“Rather than constantly trying to pressure Israel, the international community should take some responsibility for seeking to resolve this situation. Not by pushing Israel into another round of peace talks, which are not going to be productive, but by pressurizing the Palestinians and the nations that support the Palestinians into acting more responsibly. The only way out of this repeated cycle of violence is if the international community take concerted action to constrain the Palestinians.
“The reality, however, is that the international community’s response is the exact opposite. They encourage violence by condemning Israel constantly and by not condemning the real villains in this situation — Hamas, Islamic Jihad and the PA.”
Q: Nonmilitary people have little understanding of war, yet journalists and human rights activists pass judgment on Israel’s military actions all the time. How can you widen the understanding of the military challenges Israel faces?
“Conferences like Shurat Hadin are valuable, because they highlight the realities of armed conflict and the laws of armed conflict as they apply to modern day conflict as opposed to traditional conflict. The more lawyers and military people who understand military conflict make the case for Israel in the media and to political leaders — the more that happens, the more it will have of an effect. One example is José María Aznar’s group, Friends of Israel Initiative, which uses military experts to inform governments to make them realize the realities of war.
“I also gave evidence to the U.N. independent commission in Geneva that is investigating the Gaza conflict in February this year and I gave them a comprehensive briefing on my perception of the operations of the IDF based on my observations — I was here for the entire conflict — and on my wider military experience. The U.N. commission readily admitted that they have no military experience or knowledge. They did actually welcome the input that I gave them. In my case, they did not ask me to go there, I put myself forward and I think that kind of action is helpful for military observers and legal experts, who want truth to come out rather than a distorted picture — to impose themselves on the situation. The U.N. were resistant initially, but they did eventually agree to it.”
Q: In explaining its case to the world, what obstacles does the IDF face compared to British forces?
“The real problem is the media — I say it as a blanket term, but obviously it does not apply to all. Western politicians in the U.S., U.K. and other countries are heavily influenced by the media. Many media organizations are anti-Israel and they do not want to report the news objectively. They shape the news in terms of their own agendas, which are anti-Israeli. That is the biggest factor influencing the behavior of the international community. The media organizations are themselves influenced and manipulated by the Palestinians and their supporters, but that is only because they allow themselves to be manipulated by them.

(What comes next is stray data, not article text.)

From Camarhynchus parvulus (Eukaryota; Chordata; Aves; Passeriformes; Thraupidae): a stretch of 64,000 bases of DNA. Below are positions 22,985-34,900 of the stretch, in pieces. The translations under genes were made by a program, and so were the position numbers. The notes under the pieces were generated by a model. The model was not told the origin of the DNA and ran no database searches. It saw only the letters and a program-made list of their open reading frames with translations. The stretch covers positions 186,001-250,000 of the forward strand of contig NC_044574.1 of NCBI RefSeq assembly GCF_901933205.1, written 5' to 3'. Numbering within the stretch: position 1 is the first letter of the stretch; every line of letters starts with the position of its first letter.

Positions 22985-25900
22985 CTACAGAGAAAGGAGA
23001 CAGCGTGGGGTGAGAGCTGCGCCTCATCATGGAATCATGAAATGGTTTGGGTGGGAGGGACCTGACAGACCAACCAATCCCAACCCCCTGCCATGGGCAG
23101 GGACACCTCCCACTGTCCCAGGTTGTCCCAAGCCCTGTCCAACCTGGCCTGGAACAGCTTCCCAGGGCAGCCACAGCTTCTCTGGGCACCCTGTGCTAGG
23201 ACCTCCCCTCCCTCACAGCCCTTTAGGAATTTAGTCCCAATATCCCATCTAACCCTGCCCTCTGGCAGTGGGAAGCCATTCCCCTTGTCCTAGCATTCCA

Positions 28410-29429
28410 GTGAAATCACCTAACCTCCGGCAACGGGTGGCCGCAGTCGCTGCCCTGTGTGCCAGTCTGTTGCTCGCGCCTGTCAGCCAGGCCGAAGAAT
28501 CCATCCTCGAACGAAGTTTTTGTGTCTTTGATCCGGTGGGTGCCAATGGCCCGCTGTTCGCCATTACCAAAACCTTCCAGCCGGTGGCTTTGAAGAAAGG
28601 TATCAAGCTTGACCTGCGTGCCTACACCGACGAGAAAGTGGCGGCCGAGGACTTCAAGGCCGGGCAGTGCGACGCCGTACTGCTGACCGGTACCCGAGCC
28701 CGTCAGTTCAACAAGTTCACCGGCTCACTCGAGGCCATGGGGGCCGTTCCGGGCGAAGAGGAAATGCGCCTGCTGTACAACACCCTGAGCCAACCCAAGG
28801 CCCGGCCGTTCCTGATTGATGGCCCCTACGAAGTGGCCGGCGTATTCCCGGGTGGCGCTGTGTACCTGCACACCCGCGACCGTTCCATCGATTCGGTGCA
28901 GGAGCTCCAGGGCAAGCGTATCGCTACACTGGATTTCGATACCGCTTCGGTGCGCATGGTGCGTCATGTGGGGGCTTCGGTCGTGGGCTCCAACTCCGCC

“However, there are other factors. In European countries, there are significant Muslim populations. Large percentages are strongly anti-Israel, and most politicians, in addition to being heavily influenced by the media, are influenced by their perception of needing to appease these populations and their views.
“It is so easy for the media to influence public opinion against Israel and to control what is happening. Israel can extoll its virtues as much as it wants — none of it matters when you show a photograph of dead children from an Israeli bombing attack. That trumps everything. The fact that all the deaths in these conflicts are ultimately the responsibility of the Palestinian terror groups that force an Israeli response is normally not considered.
“In comparison, British troops overall have the benefit of the doubt. It is not media driven in the same way against British soldiers. Take the BBC, as an example. If British forces carry out an airstrike on a Taliban position in Afghanistan and during that airstrike 10 civilians are killed, it will be talked about, but it will not be automatically condemned as a war crime and reported in that way. There will not be a media outcry against them.
“If Israel does the same thing, it will be condemned and it will often be reported in a very biased way. The IDF is not given the benefit of the doubt. It is just a completely different and distorted method of reporting Israeli actions and it has a huge effect. Those things mean that Israel as a Western democracy is in a much more difficult position than any other country.”
Q: Is there a viable short-term solution to the troubles of the region or are we looking at a perpetual continuation of the status quo?
“There is no short-term, no medium-term, and not even a long-term solution. The fact that there is a problem does not mean that there is a solution. I am not optimistic. Israel’s neighbors have deliberately perpetuated this conflict over many decades by holding hostage Palestinian refugees, facilitated by the U.N., keeping them in perpetual refugee status and not allowing them to integrate into the countries that they have gone to. Meaning that they and their descendants, children and grandchildren, are political hostages. This situation has not occurred anywhere else in the world; it is only in relation to the Palestinians and it is an indication of how much governments in the region wish to use the Palestinians as a political weapon.